In my work as a consultant, nothing is more disheartening than to work with a company where talented people are unable to do what they are being paid to do. Rarely it's because the CEO is stupid or a tyrant; most often the leaders just don't have the proper techniques or perspective to help the employees perform at their best. Instead, company practices become obstacles or roadblocks.
Employee talent is a terrible thing to waste. Luckily, there are remedies to this problem. They may require time and some changes in behavior, but the resulting benefits of truly empowered employees will become apparent almost overnight.
Here is my approach to empowering employees and more insights from my Inc. colleagues.
1. Create alignment and rhythm.
Truly empowered employees have the knowledge and confidence to make daily decisions. The only way they can be successfully decisive is by knowing that their decisions are consistent with company and management goals and outcomes. I am a great advocate of the method outlined in the book Scaling Up. A one-page framework gives employees a clear picture of core values, purpose, and long-term vision, as well as agreed upon priorities and actions. This framework is supported by a steady rhythm of organized and efficient meetings to make sure everyone is on the same page. This way, employees always have the latest guidelines for decision-making available in writing, and they have a regular forum to gain necessary clarification. The system is elegant in its simplicity and powerful with its sophistication. Most likely any other approach is just wishful thinking.
2. Ask for help.
Say, "Can you help me?" When you ask to be taught or shown something several things happen: you implicitly show you respect the person giving the advice; you show you trust his or her experience, skill, and insight; and you get to better assess the value of their advice. If you like what you learn. . . turn the person loose. Say, "Wow... that's great. From now on you're in charge of (that)." Jeff Haden--Owner's Manual
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3. Trust who you hired.
You hired a particular person because you believe he or she was the best person for the job, right? Assuming that's the case, then the best way to quickly empower a new employee is to give him or her real responsibility and authority starting on day one. See how the new employee performs and add more responsibility and authority as the employee proves he or she can handle it. Peter Economy--The Leadership Guy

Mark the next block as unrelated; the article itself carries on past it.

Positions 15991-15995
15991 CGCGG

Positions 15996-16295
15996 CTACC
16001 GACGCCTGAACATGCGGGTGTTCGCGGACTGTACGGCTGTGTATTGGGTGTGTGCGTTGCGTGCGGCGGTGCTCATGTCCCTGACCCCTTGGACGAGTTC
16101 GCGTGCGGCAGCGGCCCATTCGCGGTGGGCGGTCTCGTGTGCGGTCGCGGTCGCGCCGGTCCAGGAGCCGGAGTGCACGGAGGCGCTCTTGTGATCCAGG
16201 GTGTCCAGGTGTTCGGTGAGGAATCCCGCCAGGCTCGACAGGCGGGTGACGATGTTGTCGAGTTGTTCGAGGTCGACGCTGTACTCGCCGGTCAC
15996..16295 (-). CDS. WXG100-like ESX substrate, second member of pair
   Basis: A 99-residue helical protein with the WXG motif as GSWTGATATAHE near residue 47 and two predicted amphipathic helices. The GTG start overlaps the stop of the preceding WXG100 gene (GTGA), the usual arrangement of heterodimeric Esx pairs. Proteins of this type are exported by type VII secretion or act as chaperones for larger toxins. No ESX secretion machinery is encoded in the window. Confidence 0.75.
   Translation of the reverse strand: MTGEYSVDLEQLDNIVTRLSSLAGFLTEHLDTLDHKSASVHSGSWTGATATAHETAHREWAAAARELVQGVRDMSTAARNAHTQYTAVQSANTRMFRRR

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4. Understand the definition of "empowerment".
The word empowerment is often used loosely and taken to mean absolute authority or power-- not true. An empowered employee still works within the degree of responsibility and authority given to them, and problems develop when those parameters are not clearly defined. While you may believe you've given your employee open parameters to allow for autonomy and creative input, without guidelines your employee will keep coming back for more detailed direction. Rather than hold on to unspoken expectations that you would label as common sense, communicate guidelines and the definition of success you've given to their role and responsibilities. Marla Tabaka--The Successful Soloist
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5. Provide face time.
I love new employees. Their newness to the company makes them the perfect test of current processes and procedures. With the proper outlet, they are the best person to point out potential problems. They bring with them experiences and approaches they have seen work more effectively in other places. I encourage new employees to ask "why" of their direct supervisor and company leadership. In order for this to work, they must have face time with leadership. This is accomplished through scheduled in-office meetings and two lunches during their first 90 days. During this face time, they are encouraged to share their "why" observations. The leadership they meet with is coached to listen first, and consider the feedback before immediately providing a justification. Eric Holtzclaw--Lean Forward
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6. Stand by your investment.
The best way to quickly empower an employee is first to give that person all the training, support, guidance, and resources needed to do the job right very successfully, even if it means investing a lot of your own time up front. Assuming you've hired the right person, that will pay for itself handsomely once he or she gets up to speed. Step two is to stand back and let them go--and give them your trust. I'll never forget the entrepreneur who told me that when people asked him why his company was so successful, his answer was that he trusted his employees. "Trust is the secret sauce," he said (more about him here.) Minda Zetlin--The Laid Back Leader
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